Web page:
ANTIQUES Roadshow took a trip to Wales in a recent episode of the hit BBC show.
During a visit to Dyffryn Gardens near Cardiff, host Fiona Bruce and the team were impressed by a number of fascinating antiques.
However, expert Jon Baddeley found himself very moved by an old compass from a South Pole expedition.
After assessing the item he described it as a “great treasure”, valuing it at around £3,000.
Jon, known as an authority on scientific instruments and collectables, was delighted to see the antique compass on the BBC show.
“You’ve brought along this rather humble little compass. What’s the association with you and the various other pieces that you’ve brought along today?” Jon asked the guest.
“Edgar Evans was my great uncle and my grandmother passed the compass down to my mother and eventually it came to me when she passed away,” the man replied.
Edgar Evans is well known for being a member of the Polar Party in Robert Falcon Scott's Terra Nova Expedition to the South Pole from 1911 to 1912.
Jon explained that unfortunately Edgar and his team were beaten to the pole “by not long, around 45 or 30 days”.
“It was very close, very close,” the guest agreed.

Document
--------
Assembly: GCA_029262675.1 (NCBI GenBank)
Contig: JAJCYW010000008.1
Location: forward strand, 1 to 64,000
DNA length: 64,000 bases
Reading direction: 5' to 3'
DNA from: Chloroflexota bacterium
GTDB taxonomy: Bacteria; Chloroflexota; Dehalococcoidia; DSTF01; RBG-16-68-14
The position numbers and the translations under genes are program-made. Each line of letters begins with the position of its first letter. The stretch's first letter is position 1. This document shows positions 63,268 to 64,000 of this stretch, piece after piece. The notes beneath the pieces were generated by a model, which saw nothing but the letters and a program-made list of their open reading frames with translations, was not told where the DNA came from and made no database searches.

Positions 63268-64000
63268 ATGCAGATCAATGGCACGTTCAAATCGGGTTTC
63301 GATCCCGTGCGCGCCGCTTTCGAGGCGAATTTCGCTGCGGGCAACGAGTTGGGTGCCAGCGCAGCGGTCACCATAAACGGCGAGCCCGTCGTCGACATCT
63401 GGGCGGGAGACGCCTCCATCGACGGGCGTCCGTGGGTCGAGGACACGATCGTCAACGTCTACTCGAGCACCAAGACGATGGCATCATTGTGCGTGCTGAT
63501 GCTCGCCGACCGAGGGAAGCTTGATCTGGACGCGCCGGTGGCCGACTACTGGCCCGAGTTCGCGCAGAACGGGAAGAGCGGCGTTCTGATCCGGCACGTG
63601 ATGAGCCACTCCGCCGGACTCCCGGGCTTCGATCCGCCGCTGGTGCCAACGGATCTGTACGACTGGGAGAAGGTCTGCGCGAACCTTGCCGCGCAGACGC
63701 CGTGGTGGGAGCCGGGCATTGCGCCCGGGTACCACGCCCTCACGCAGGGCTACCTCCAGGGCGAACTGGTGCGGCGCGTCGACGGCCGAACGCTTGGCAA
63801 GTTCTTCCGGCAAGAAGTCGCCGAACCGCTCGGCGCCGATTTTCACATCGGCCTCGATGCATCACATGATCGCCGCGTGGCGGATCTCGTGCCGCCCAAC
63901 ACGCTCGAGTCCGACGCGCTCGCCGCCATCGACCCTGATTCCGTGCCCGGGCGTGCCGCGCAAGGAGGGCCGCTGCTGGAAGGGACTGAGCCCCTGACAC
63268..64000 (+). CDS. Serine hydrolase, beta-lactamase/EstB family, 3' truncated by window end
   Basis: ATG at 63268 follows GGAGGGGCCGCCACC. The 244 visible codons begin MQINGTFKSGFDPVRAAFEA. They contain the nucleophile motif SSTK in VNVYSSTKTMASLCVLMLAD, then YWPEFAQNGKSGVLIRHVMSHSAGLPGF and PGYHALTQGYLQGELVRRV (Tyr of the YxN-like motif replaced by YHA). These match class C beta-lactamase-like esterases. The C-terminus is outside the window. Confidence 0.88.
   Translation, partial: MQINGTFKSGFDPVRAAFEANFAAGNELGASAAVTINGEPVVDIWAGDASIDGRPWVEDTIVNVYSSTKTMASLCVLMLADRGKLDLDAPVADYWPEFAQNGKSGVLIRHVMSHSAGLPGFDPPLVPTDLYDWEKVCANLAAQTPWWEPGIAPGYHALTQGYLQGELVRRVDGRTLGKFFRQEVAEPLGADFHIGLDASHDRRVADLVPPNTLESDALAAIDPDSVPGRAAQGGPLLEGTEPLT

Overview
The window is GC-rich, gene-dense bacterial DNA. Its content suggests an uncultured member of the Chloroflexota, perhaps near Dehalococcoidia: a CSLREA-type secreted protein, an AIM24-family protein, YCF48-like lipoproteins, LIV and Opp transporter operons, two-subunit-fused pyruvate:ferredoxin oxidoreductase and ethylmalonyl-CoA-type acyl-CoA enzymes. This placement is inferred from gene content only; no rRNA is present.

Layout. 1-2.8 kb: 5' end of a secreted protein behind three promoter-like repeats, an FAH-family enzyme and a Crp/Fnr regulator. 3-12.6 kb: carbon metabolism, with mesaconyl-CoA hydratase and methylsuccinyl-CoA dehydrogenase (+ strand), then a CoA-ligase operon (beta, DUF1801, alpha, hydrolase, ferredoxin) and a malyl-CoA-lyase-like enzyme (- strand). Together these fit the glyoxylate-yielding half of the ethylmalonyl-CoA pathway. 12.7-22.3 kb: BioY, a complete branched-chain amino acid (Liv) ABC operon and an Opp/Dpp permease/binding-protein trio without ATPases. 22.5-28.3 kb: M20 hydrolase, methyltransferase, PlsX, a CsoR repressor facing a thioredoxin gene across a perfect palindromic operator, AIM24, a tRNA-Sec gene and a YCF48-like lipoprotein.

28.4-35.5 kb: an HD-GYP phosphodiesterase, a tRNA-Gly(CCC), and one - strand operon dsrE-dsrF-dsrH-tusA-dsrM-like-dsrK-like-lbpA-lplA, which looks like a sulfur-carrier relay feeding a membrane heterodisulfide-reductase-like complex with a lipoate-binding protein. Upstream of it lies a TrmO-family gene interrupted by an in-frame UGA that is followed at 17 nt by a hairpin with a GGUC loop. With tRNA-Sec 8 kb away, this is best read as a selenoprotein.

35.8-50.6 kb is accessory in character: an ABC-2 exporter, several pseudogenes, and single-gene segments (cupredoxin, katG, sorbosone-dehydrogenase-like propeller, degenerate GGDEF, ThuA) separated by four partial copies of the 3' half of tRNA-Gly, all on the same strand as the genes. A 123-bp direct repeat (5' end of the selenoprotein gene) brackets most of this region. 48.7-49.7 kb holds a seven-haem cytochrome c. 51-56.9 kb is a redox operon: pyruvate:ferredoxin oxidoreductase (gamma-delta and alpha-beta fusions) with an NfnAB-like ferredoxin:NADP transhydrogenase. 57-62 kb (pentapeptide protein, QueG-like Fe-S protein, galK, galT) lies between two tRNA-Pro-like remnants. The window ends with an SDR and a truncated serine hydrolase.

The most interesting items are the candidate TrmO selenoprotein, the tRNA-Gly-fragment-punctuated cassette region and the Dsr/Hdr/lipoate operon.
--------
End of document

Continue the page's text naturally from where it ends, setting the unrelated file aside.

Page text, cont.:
He then explained that the explorers were hindered by heavy weather on their journey home. He then revealed that his uncle sadly never made it back.
“Edgar fell down a crevice, a huge crevice, and he was injured,” he said. “This was a few days before all of them passed away.”
He revealed that the compass was among Edgar’s belongings that were recovered after the ill-fated expedition.
Intrigued by the tale, Jon remarked: “As a scientific instrument it’s not of huge importance, but it is of importance because it went out on this expedition.
“It was Edgar’s personal property and it’s the only thing you have. So, it’s very important to you and your family,” the antique expert said.
“Absolutely,” the guest agreed. “When I feel it and touch it when I think of where that was in 1912, it’s amazing.”
Regarding the topic of the compass’ use and value, Jon mused: “Because it’s a magnetic compass it wouldn’t have been much use to find your way to the South Pole because, at the end of it, it would have just been going round and round.”
“So, I think it was just his personal property. But, even so, it’s still worth maybe £2,000 to £3,000, maybe more.
“It’s very rare, very personal to you, and a great treasure,” he added, before thanking the owner for bringing the compass in.
Antiques Roadshow airs Sundays at 8 pm on BBC One.
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